The hollow

In a comment on my 9/14/19 posting “Clavicular knobs” (aka Ricardo’s acromia), Robert Coren writes about “the hollow space above the inner end of the collar-bone”, and I confess to not knowing a name for it. Roger Phillips (in England) fills in:

It’s not in Merriam-Webster, but all my British dictionaries have “saltcellar” for the collarbone pit. The first OED citation is:

[1870 O. Logan Before Footlights 26] I was a child of the most uninteresting age..a tall scraggy girl, with red elbows, and salt cellars at my collar-bones, which were always exposed, for fashion at that time made girls of this age uncover neck and arms.

The item has a complex social and cultural distribution, but knowing this much eventually led me to the technical term from anatomy: the suprasternal, or jugular, notch. Sometimes referred to in ordinary language as the hollow of the neck or the neck hollow.

The OED2 entry for the relevant noun saltcellar / salt-cellar / salt cellar

colloquial. Each of the pronounced hollows at the base of a thin neck. (Usually with reference to young women.)

All the cites refer to young women, all are uncomplimentary in tone, and all are British or Australian (the one Australian cite being from novelist Patrick White, who was educated in England). That’s remarkably specific socioculturally.

The variants neck hollow and hollow of the neck have no OED entries, though they’re certainly attested — presumably because the editors thought they were entirely transparent semantically (involving only a contextual specialization of hollow).

Meanwhile, a Mental Floss column, “30 Old (and Useful) Slang Names for Parts of the Body” by Paul Anthony Jones on 1/9/19 introduces yet another variable, age (vs. currency) of the item (the OED’s most recent cite is the Patrick White, from 1964; the one right before that is from a Clemence Dane novel of 1917):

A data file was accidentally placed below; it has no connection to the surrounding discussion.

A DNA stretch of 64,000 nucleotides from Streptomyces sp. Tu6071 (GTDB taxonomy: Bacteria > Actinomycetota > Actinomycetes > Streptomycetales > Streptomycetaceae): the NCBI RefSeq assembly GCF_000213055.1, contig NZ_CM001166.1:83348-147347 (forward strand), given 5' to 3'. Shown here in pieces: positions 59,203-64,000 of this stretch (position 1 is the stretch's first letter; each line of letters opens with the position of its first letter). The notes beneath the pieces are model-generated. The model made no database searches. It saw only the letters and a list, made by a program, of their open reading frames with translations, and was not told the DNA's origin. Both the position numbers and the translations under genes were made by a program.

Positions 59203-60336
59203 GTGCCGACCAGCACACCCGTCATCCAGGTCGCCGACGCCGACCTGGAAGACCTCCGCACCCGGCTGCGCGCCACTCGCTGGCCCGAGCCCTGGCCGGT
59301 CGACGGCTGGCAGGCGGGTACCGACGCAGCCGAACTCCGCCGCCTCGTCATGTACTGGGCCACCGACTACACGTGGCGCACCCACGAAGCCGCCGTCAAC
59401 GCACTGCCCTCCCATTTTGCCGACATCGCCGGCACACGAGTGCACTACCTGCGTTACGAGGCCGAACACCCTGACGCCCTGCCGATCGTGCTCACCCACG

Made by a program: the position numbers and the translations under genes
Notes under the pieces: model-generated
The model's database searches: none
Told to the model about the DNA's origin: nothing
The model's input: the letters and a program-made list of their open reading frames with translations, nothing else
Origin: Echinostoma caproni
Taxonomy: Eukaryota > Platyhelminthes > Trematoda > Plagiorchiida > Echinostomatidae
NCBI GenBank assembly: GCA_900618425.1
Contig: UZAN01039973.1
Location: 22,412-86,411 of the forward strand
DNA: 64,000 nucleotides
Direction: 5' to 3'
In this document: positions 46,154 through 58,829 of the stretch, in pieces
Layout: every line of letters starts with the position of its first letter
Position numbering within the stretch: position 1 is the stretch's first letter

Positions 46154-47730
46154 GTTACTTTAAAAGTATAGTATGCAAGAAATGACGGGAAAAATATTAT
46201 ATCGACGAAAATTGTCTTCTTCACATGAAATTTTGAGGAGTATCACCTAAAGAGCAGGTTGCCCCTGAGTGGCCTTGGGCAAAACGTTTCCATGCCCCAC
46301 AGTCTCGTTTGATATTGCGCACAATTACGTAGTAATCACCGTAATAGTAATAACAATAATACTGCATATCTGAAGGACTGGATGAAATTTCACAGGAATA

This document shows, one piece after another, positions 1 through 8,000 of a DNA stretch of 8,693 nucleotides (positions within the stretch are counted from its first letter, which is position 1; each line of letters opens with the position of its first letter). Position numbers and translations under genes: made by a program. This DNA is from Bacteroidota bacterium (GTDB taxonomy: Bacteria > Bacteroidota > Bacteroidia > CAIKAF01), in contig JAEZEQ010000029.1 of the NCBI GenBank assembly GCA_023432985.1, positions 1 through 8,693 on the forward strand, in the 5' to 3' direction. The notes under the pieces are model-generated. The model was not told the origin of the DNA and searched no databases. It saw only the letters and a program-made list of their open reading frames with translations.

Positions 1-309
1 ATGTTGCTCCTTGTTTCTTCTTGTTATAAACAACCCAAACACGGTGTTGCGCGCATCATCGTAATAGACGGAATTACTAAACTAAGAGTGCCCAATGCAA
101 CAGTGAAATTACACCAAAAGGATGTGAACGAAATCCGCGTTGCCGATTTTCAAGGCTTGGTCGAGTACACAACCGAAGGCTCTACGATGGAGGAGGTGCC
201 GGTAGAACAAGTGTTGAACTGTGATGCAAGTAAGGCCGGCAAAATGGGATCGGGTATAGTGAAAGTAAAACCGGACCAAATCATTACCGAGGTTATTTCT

In 19th century slang, the small round hollow between the collarbones at the base of the neck — and in particular a young woman’s neck — was nicknamed the salt-cellar, a [metaphorical] reference to the small bowls or basins of salt used in kitchens. (That hollow’s proper anatomical name, incidentally, is the suprasternal notch.)

The basis for the metaphor:

(#1) Early Victorian sterling silver salt cellars (from an auction site)

The actual bodypart:

(#2) Illustration from the Science Direct site (note labeled clavicle and, yes, an acromion — remember Ricardo’s acromia?)

The suprasternal notch, also known as the fossa jugularis sternalis, or jugular notch, is a large, visible dip in between the neck and the two collarbones of the human anatomy. The jugular notch is found at the superior [that is, the top] border of the manubrium [the handle-shaped upper part] of the sternum [the breastbone], between the clavicular notches. (Wikipedia link)

Unlike saltcellar, names like suprasternal notch and neck hollow are free of associations with young women, disapproving attitudes, etc. They do seem to be the object of a modestly common (and entirely harmless) paraphilia. And in any case, some people might reasonbly be judged to possess especially attractive neck hollows. Actor Jared Padalecki as the character Sam Winchester in the tv series Supernatural, for instance:

(#3) Shirtless and well-hollowed (also an object of admiration for fans of inguinal ligaments)

3 Responses to “The hollow”

  1. Stewart Kramer Says:

    The 1870 citation has the plural “salt cellars at my collar-bones” — To me, that suggests the supraclavicular fossae (the hollows above the clavicle), and possibly the infraclavicular fossae and jugular notch as well. Salt cellars are often oval (so the spoon can fit the long way). If she stands or sits, the salt would fall out of her jugular notch, but it would be possible to carry salt in an upward-facing hollow (no limbo-dancing required).

  2. arnold zwicky Says:

    Yes, I was concerned about the plural and probably shouldn’t have disregarded it. You’re almost surely right: supraclavicular fossae rather than the suprasternal / jugular notch.

  3. Robert Coren Says:

    The supraclavicular fossae (the term doesn’t appear on the diagram, but I assume it refers to the area between the clavicle and the trapezius) are definitely what I was talking about in my earlier comment.

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